Click Click. The Sound Of My Crutches.
I listened to the sound my new crutches made against the linoleum floor as I wobbled my way across urgent care. I’d never used crutches before. They were harder to maneuver than I thought they would be. I was uncomfortable. I was humbled. And I was so, so sad.
After a few years of training diligently for ultramarathons, I was finally finding a groove. Things were falling into place. I’d just run a strong race at the Sean O’Brien 50 miler in Malibu, and I was stoked. My coach and I had worked hard to get me to this point. I was making headway, I was feeling fast, I was feeling strong…until…I wasn’t.
Three days prior to receiving that pair of unwelcome crutches, I DNS’d the Leona Divide 50 miler. For weeks, a dull pain in my right hip had stubbornly remained in spite of rest and cross-training, and I made the heartbreaking decision to not show up to the start line morning of. Truth be told, I was still tempted to try to run anyway…but how could I ask my body to run 50 miles when I couldn’t even get out of bed without hurting? I knew well enough that this pain was no ordinary niggle. So I pulled the plug. And it was awful. I’m much better at pushing my limits than acknowledging them, which is an attribute that often plays to my advantage in ultras. However, in certain situations, it has the potential to cause damage. Situations like this one.
Fast forward to me staring blankly at the picture of my MRI. Along the bottom edge of my femoral neck, I can see a ghostly white halo and a small fissure. Stress fracture. Two words no runner ever wants to hear, especially when it’s regarding your femur. From the moment of the diagnosis, orders came rushing in like a tidal wave: more crutching, more labs, more scans, no cross-training, no lifting, no working. My everyday life lies in ruins all around me. A reminder that, really, all we control are our responses to our circumstances.
I grieved. Oh did I grieve. For delayed dreams, lost time, lost trust in my body, lost independence. But I ride the rollercoaster of my emotions unabashedly. I know I must, rather than stifling them. It is better for me to wade slowly through my feelings than to stay stuck and drown in them. The moment I accepted what was happening and chose to look beyond the circumstances and into myself instead…that was the moment rebuilding started.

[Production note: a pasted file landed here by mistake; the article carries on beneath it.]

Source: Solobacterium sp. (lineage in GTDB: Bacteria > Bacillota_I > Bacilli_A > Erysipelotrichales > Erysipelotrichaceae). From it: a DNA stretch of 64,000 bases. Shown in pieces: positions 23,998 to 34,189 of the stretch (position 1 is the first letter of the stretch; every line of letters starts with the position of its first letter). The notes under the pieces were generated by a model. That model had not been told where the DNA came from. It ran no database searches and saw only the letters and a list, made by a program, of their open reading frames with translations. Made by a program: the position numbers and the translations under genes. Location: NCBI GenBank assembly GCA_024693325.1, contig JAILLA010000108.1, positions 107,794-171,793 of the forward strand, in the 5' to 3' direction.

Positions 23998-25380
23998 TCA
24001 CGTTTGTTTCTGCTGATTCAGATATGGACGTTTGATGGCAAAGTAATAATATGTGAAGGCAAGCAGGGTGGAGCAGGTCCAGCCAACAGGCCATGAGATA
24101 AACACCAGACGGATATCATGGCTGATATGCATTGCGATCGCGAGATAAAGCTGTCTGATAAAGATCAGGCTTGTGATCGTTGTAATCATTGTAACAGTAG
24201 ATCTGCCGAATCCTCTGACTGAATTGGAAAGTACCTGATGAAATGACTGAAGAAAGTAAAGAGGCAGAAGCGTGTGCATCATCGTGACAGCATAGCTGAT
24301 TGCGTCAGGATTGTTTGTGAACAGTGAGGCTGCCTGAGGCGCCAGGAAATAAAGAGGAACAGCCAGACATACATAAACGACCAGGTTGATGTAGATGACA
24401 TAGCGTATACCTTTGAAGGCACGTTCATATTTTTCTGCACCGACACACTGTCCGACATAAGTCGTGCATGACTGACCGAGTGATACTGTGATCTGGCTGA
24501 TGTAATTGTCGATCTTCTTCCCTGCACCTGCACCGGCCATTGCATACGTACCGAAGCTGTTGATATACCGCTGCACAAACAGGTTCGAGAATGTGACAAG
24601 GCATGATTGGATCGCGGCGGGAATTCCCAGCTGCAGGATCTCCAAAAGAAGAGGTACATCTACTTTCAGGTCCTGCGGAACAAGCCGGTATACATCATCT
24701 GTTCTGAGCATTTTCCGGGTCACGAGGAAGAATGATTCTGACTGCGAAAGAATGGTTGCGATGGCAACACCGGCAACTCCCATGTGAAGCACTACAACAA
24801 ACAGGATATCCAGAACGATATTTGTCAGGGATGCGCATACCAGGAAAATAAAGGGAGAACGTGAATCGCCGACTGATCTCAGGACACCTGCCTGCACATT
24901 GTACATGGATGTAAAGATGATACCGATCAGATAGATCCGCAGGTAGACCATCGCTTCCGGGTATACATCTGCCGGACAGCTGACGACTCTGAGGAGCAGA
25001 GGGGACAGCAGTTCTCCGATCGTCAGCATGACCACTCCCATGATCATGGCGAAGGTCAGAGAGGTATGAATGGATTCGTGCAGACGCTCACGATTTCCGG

I couldn’t start with the physical, but I could start with the mental. The thought processes. The mindset. I could quit because of the hand I’d been dealt, or I could change the way I play the game. I learned it is a choice to do the things you can do within the confines of your situation. It is also a sometimes difficult choice that has to be renewed daily. Some days I succeed boldly and confidently. Other days, my family and friends have to forcibly pull me out of the mental muck. I lean heavily into the support around me, which is difficult and messy at times. But we’re not meant to go it alone in this life. The good ones in yours will be happy to help. Reach out. Later, you can return the assist.
The sound of my crutches is not a sound I hear anymore. The crutches sit in the back of my closet, collecting dust. My fracture is healed. I’m rebuilding strength to get back to running in the next month or so. I’m also still processing all the lessons I’ve learned. Running injuries are devastating…but also incredibly valuable. If we’re willing to accept what they can teach us, we WILL come back stronger and more resilient. If you’re going through an injury right now, I see you. I encourage you to choose to reframe, adapt, and grow. It’s not easy, but it is worth it. These seasons often open doors you never would have unlocked otherwise, and they serve an important purpose on your path-stay the course.